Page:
Blind international activism in Libya only risks making matters worse.
Western governments have watched with increasing perplexity as, over the course of the past year, militias stopped the bulk of Libya’s oil production, several regions were engulfed in bitter conflicts, and the political transition in Tripoli ground to a halt. Now the international community prepares for a March 6 conference in Rome to discuss how to stabilize Libya.
The picture is bleak. The government of Prime Minister Ali Zeidan has made no progress on reestablishing the security sector. Instead, local militias have strengthened their position. This allows organized crime and extremist groups to flourish.
In Benghazi, members of the army and the former security apparatus are being assassinated on a daily basis, without anyone having been held to account. The risk of insecurity in Libya spilling over into neighboring countries, or into southern Europe, is likely to grow in the coming years.
In Tripoli, the political climate is increasingly poisoned. Violence has become a routine instrument for exerting political influence, through kidnappings, attacks on media, or blockades of oilfields. While rival camps in the General National Congress (GNC) engage in endless turf wars, the political process has entered a deep crisis of legitimacy. The government has been on edge for months. Only a third of eligible voters had registered for the February 20 elections to the constituent committee, while less than half of those registered turned up. Ethnic minorities boycotted the vote.
The disinterest in the elections betrays a wider loss of confidence in the political process. Evidently, the key power struggles are not being fought in conference halls, but instead in the rivalries over the control of the security sector, borders, and oilfields. The post-revolutionary balance of power is far from settled.
The government is not an actor, but rather a stage for these power struggles. Representatives of individual cities, tribes, business networks, and different Islamist currents each control their respective ministries and public bodies. Many have ties to armed groups. The security sector is a patchwork of units representing particular political interests, and clashes are common. The boundaries between officially sanctioned militias and the army have blurred.
The Dilemma of Western Governments
Western powers had withdrawn after successfully toppling the Muammar Qadhafi regime, hoping that a Libyan-led transition would enjoy broader legitimacy and, therefore, have better prospects for success.
As Libya’s crisis deepened, calls mounted in Western capitals for stronger support to the country. But how do you support a government that isn’t one? How do you assist in rebuilding an army when it has not been decided who will control it?
The international community has no coherent answer to these questions. But that does not stop it from engaging. The US, UK and Italy have embarked on a large-scale training program. All in all, 15,000 recruits are to become soldiers. But nobody knows under whose orders they will be after having undergone training. Prime Minister Zeidan and his defense minister are wrangling with the GNC president and chief of staff over the authority to decide on force deployment.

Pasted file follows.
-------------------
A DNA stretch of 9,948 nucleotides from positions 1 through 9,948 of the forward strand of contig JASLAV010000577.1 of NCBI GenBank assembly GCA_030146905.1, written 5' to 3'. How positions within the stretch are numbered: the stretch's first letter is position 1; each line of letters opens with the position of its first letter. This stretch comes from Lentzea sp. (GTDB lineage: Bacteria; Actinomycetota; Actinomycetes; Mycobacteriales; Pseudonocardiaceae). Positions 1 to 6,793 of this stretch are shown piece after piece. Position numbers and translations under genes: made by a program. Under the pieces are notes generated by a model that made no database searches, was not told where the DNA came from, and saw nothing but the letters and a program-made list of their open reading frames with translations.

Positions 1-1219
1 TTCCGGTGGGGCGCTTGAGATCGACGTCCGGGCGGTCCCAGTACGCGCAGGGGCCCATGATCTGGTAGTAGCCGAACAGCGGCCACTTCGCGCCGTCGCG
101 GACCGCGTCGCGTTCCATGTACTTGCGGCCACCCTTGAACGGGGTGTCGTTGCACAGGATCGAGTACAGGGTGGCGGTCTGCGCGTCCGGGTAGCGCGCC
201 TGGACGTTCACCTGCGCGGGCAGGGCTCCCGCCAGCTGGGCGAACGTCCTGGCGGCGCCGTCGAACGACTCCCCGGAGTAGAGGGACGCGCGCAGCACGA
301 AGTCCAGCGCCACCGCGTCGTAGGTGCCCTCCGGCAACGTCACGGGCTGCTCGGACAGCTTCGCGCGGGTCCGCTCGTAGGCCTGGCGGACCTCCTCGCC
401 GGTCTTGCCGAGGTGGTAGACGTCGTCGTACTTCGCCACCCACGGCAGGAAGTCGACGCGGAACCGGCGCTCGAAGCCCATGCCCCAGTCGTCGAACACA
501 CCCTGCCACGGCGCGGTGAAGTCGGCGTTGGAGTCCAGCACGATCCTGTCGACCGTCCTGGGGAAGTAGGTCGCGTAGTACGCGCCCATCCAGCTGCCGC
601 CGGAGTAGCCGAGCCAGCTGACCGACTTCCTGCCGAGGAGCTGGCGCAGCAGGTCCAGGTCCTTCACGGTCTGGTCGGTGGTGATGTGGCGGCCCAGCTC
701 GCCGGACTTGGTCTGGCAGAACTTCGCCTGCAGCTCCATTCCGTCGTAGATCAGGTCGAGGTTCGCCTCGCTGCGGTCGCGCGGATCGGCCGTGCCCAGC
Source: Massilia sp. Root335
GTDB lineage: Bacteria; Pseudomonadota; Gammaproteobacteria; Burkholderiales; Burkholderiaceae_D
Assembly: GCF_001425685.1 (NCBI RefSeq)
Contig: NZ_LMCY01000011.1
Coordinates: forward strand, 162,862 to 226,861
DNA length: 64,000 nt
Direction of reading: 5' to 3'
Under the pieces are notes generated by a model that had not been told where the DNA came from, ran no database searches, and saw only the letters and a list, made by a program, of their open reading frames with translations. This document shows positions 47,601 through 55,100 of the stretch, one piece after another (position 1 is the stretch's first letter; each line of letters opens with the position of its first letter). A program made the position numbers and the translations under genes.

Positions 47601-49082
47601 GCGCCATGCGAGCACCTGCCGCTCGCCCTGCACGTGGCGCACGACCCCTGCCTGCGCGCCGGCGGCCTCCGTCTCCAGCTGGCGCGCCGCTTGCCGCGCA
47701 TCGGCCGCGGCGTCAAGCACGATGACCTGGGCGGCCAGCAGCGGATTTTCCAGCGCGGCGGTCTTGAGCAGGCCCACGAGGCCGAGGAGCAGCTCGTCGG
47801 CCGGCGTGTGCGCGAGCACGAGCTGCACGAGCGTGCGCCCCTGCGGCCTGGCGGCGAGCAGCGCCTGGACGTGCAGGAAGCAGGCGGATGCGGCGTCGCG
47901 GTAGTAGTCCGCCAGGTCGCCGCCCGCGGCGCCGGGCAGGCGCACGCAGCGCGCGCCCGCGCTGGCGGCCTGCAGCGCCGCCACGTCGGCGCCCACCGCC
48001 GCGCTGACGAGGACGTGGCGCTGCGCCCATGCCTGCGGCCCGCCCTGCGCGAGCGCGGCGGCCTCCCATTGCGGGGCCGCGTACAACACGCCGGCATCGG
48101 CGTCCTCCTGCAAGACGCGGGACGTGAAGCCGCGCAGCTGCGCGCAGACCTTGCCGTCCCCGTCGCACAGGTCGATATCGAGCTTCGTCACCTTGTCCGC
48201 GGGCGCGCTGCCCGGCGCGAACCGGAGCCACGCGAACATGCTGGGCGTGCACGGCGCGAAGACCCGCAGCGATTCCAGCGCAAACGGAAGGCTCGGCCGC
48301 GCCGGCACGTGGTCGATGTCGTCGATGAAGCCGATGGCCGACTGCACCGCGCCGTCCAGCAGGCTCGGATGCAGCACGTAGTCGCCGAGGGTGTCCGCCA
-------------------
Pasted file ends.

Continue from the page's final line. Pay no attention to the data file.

Until now, the forces that have intervened in conflicts, upon the government’s demand or with its approval, are units that emerged out of the revolutionary armed groups of individual cities. These units can intervene because they have a political basis and clear objectives — contrary to the government.
The government does not lack trained soldiers, but the ability to take decisions and the necessary political backing to impose order. The training program will not change this.
The big topic at the upcoming conference will be initiatives for disarmament and the control of weapons and ammunition stockpiles. There is no doubt that weapons proliferation needs to be addressed urgently. However, will Western governments adopt measures that fit the realities on the ground?
No militia will hand over its arsenal to the government as long as it is not clear whose interests that government represents. A temporary solution would be to hold militias responsible for stockpiles under their control, and entice them to cooperate with the authorities. But such an approach does not lend itself to big announcements at international conferences.
Given widespread desperation over Libya, there are increasing calls for unilateral steps by Western governments. In January, the French Army’s chief of staff thought out loud about the possibility of international intervention in southern Libya. The region’s role as a jihadist sanctuary has been blown out of proportion in the French media for several months now.
But any form of external intervention would trigger broad rejection in Libya, and cause more problems than it would solve. Last October, already, the US-led abduction of al-Qaeda suspect Abu Anas al-Libi from Tripoli nearly brought down the Zeidan government.
In Libya itself, attitudes toward the role of foreign governments are often schizophrenic. Insistent pleas for greater external support to the transition alternate with the deep-rooted conviction that foreign powers are meddling in the country’s many conflicts. Discreet support in the form of advice and expertise is and remains the right approach.
The impression that foreign support is biased toward individual players or camps must be avoided. There are no quick solutions to the chaos in Libya — just some limited opportunities to support a political process that is protracted, unstable and open-ended.
*[This article was originally published by Stiftung Wissenschaft und Politik (SWP).]
The views expressed in this article are the author's own and do not necessarily reflect Fair Observer’s editorial policy.
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